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Over here in Municipal Land, the 2016 legislative session is being anticipated with a vacillating mix of optimism, caution, and dread.
The one thing that the legislature could provide to cities and towns that would not cost anything and might even save the state significant money can be summed up in one word: authority. Cities and towns – both in Vermont and around the country – are laboratories of twenty-first century innovation. Municipal officials can move nimbly to address issues such as climate change, energy independence, public safety and human services collaboration, stormwater management, governing structure, billing, and much more when they are accorded the freedom to do so.
In Vermont, 52 cities and towns have adopted and legislatively approved governance charters that establish laws at the local level that are in addition to or different from the general laws of the state. These municipalities – Barre City, Barre Town, Bennington, Berlin, Bradford, Brattleboro, Bristol, Burlington, Cavendish, Chester, Colchester, Danville, East Montpelier, Enosburgh, Essex, Franklin, Hardwick, Hartford, Jamaica, Jericho, Middlebury, Milton, Montpelier, Newport City, Northfield, Panton, Plainfield, Poultney Readsboro, Richford, Richmond, Royalton, Rutland City, St. Albans City, St. Albans Town, Salisbury, Shelburne, South Burlington, Springfield, St. Johnsbury, Stowe, Underhill, Vergennes, Waitsfield, West Fairlee, Westford, Westminister, Weybridge, Williamstown, Williston, Windsor, Winooski, and Woodford – contain 53 percent of Vermont’s population. Additionally, 25 incorporated villages have governance: Alburgh, Bellows Falls, Cambridge, Derby Center, Derby Line, Enosburg Falls, Essex Junction, Hyde Park, Jacksonville, Ludlow, Lyndonville, Manchester, Morrisville, Newbury, Newfane, North Bennington, Northfield, North Troy, Orleans, Poultney, Swanton, Waterbury, Wells River, Westminster, and Woodstock.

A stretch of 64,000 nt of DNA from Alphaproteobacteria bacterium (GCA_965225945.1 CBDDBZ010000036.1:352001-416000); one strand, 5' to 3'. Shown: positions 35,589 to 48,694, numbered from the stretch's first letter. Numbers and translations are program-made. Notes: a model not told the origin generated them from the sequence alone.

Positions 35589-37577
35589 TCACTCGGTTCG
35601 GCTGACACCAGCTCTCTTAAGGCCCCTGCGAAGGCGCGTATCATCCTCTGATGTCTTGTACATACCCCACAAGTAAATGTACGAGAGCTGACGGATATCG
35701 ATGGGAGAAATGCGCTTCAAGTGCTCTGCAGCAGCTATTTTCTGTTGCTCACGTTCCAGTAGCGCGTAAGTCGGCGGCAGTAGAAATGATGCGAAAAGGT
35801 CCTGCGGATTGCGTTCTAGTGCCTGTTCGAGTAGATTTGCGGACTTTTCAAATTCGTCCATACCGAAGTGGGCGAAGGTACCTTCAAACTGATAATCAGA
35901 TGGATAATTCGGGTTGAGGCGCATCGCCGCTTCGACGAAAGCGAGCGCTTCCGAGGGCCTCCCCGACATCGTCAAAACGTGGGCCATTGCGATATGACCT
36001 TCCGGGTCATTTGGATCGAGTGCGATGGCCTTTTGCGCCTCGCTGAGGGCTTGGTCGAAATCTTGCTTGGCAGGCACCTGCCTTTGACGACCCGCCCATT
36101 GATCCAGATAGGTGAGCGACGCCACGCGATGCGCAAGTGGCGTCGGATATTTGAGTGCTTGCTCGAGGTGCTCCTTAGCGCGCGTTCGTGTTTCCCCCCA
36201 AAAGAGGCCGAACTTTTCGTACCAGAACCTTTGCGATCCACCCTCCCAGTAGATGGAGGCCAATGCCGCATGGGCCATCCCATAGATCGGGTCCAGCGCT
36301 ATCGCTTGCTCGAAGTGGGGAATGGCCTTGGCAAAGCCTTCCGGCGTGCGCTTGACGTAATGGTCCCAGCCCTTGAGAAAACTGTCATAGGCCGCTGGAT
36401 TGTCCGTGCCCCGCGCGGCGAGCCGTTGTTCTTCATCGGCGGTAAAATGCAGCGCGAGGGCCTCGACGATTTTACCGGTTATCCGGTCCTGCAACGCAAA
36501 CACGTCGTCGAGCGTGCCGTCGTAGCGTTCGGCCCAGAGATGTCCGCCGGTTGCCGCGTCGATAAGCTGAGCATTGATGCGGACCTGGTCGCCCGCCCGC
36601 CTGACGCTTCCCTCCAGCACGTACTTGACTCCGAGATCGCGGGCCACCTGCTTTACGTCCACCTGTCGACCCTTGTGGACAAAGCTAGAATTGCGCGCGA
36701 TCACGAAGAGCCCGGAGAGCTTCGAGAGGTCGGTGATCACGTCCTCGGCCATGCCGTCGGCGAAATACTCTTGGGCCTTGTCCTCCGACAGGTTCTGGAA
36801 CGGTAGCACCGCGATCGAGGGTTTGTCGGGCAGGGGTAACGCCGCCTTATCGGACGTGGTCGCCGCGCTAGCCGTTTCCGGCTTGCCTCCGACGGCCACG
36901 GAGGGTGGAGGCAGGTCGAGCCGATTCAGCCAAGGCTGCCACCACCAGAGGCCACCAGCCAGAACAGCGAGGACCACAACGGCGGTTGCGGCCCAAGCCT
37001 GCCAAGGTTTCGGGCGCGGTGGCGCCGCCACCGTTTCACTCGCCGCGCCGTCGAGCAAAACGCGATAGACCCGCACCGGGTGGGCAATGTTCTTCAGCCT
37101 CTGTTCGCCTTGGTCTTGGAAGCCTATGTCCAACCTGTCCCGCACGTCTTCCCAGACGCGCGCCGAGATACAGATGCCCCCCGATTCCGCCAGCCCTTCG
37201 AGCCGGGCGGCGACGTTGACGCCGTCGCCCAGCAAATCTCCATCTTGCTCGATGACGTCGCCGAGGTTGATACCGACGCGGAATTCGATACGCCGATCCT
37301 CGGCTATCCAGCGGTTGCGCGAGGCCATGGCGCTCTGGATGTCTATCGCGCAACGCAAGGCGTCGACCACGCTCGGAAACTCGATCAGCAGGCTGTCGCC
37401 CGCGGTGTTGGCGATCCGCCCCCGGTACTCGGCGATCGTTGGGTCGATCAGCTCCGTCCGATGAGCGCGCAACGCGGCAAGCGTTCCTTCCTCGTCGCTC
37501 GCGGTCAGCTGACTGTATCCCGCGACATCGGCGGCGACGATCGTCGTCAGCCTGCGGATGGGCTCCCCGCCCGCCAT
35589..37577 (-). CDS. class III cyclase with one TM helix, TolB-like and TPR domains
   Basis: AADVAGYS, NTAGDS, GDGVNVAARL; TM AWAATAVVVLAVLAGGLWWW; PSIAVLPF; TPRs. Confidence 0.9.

Charter communities have voted changes and then sought legislative approval to alter the size of local boards and commissions; to appoint treasurers, and clerks; to eliminate arcane or obsolete offices; to establish inter-local agreements; to enact local option taxes, conflict of interest policies, and recall provisions; and to alter the percentage of total municipal voters necessary for reconsideration of local ballot items. In recent years, quite a few municipalities have adopted governance charters for the first time because that is the only mechanism available to local officials who determine that there are more efficient and innovative ways to deliver services than those dictated by state statutes.
Legislators could – and should – institutionalize those innovations. They could enact a statute that ensures that a governance provision accorded to one municipality in a locally voted and legislatively approved charter change would thereafter be automatically available to any other municipality in which voters approve substantially the same provision. This is but one proposal to expand the authority of local governments to govern themselves with voter approval. There may be others.
In this upcoming session, we urge you to ask your legislators: Will you vote to increase the authority of cities and towns to govern themselves?